Understanding the different software providers and what they do is also a big learning curve. There are benefits in having industry or vertical experts to understand the wide array of software you can use. But the software doesn't matter until you can integrate it into what you're using today. There must be a connection if it goes into CAD, BIM, or whatever you're doing. The program lead is analogous to thinking about insourcing versus outsourcing. If you want to take that step, you can, but recognizing the learning curve is important.

Cory Knittel: From the very beginning of when you're evaluating hardware and software to invest in, getting it right the first time is one of the biggest pieces. Suppose you're going to invest in a platform, both the hardware and the software side. In that case, you're going to train everybody to get your data flowing through and into those usable endpoints where you can make business decisions on it. However, if you don't invest the time upfront in understanding what exactly is the right fit, you wind up investing all those people's hours and money, and then you go back and say, "Oh, we actually need to change." For Skydio, as a software-focused company always improving the product and launching tools like 3D Scan, putting that investment and understanding it up first, rather than going with a different platform and realizing they're not going to change, can save a lot of money and time.

The other piece is scaling and trading. Many firms think that building out much larger programs and getting their first few high-quality pilots is easier, but once you suddenly have over 100 pilots, it can be a lot harder to scale and train. That goes back again to investing in a tool where the drone does a lot of the work for you, which is why we focus on autonomy in Skydio. If you're fully focused on scaling a program, then you have to trust the drone makes decisions for you without crashing. Otherwise, you're going to be investing incredible sums not only into training but into keeping pilots current to keep that entire team flowing well.

Figuring out how to measure that return on investment, how do you show the gains where it might not be an easy one-to-one correlation, especially on safety?

Cory Knittel: From a vendor side, I'd recommend reaching out to vendors to understand since many of them can help you make those calculations. At Skydio, we have some pretty extensive tools to take a step back and understand exactly how the process is done today. Make sure you're not just including equipment, but also the time that goes into training to capture that holistic picture, and then do that same step but for what's coming next. This way, you can understand, for example, what buying a drone and 3D scanning fully entails. How much time does that take, what hardware and software costs you, and how do you extrapolate that across whether you're just looking at one project or looking across multiple projects, rather than just getting little pieces here and there. We've seen most customers realizing savings greater than 10x of what they're investing in their drone hardware and software, so it's really exciting to see what you can accomplish.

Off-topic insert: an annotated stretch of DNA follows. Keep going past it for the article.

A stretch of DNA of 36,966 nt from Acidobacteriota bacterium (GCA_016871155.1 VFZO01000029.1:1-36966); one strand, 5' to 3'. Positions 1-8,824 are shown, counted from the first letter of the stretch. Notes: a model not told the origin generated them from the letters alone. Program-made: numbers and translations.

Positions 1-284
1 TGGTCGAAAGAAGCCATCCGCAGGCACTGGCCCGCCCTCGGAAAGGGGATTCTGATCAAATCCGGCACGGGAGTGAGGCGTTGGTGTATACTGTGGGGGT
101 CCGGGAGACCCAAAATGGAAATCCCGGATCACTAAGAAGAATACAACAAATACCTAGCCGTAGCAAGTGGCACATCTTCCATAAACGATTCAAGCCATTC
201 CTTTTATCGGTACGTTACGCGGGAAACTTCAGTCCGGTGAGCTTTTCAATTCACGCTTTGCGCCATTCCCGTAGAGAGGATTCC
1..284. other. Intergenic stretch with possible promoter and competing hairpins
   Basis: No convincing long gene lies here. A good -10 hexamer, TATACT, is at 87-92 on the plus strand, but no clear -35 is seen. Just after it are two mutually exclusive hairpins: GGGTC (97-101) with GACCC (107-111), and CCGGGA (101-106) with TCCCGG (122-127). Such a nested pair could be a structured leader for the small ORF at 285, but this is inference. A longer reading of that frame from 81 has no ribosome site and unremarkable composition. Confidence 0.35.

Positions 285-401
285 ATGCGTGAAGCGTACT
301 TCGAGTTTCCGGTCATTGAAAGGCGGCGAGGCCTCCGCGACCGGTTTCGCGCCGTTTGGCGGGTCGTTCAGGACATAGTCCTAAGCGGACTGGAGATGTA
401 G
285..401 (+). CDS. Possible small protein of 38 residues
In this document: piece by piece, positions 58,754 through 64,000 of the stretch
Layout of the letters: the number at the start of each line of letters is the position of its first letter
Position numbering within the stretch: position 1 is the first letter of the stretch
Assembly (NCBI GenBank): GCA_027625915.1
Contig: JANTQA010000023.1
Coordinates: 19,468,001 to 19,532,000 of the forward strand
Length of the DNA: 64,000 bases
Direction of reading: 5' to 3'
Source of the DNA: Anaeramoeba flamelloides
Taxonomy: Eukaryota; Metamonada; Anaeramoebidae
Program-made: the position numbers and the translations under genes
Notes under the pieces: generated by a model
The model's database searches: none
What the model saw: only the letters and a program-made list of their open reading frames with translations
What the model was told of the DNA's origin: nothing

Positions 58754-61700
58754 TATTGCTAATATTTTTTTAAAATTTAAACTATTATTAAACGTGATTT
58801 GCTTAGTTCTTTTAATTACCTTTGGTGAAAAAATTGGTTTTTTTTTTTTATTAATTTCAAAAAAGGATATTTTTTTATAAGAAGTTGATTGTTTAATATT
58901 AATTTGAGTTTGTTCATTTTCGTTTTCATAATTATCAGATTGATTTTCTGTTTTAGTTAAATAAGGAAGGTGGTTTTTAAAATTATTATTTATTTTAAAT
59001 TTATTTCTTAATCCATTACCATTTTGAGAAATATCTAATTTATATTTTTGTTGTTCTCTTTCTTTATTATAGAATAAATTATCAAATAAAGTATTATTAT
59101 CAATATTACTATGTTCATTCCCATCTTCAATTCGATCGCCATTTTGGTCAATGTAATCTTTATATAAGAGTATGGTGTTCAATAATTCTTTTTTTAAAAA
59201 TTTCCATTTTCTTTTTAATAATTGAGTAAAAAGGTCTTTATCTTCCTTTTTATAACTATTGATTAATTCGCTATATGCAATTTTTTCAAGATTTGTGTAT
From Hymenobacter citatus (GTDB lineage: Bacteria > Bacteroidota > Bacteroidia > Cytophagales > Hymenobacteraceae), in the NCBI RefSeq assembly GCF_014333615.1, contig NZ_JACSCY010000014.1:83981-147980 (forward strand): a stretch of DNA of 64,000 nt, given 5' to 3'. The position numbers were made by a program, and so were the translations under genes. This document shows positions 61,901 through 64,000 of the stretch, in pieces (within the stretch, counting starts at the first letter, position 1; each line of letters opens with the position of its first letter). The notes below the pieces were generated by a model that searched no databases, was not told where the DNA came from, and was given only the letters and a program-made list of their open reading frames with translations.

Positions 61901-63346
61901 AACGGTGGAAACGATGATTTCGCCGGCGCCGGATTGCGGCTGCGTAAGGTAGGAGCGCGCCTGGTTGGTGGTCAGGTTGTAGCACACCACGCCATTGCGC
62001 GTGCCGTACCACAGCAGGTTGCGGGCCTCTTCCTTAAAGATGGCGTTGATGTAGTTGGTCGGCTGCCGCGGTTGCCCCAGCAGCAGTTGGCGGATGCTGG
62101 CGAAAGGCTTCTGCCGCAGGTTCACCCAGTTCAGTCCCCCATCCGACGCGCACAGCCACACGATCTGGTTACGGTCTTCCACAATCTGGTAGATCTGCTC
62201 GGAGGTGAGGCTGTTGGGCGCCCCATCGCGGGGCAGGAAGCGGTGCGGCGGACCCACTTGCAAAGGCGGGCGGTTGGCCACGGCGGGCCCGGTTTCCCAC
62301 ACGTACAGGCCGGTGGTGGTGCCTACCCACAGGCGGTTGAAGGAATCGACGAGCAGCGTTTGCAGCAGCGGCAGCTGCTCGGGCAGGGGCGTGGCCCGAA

In terms of business development, how does someone track and maintain these returns on investment?

Greg James: If you're moving from a conventional approach to something more advanced and start to use drones, I think the best way to do it is to look at the costs you've incurred that you could have avoided. We've mentioned rework, and safety, which maybe shouldn't have a number on it, but you can financially measure workers' claims. You can also think about security since construction materials being stolen off the site is a problem. If you start to measure the amount of rework you typically have on a given project and then look at it in terms of application or the typical avoidable costs you would have made, that's the best way to do it and the easiest way to quantify things. There are different technologies for different things - pretty marketing shots are hard to measure but may make things easier for your communication internally, whereas using lidar or FLIR-like sensors can impact the proper installation of materials. I would leave that to the construction companies to understand their track record and what to avoid going forward.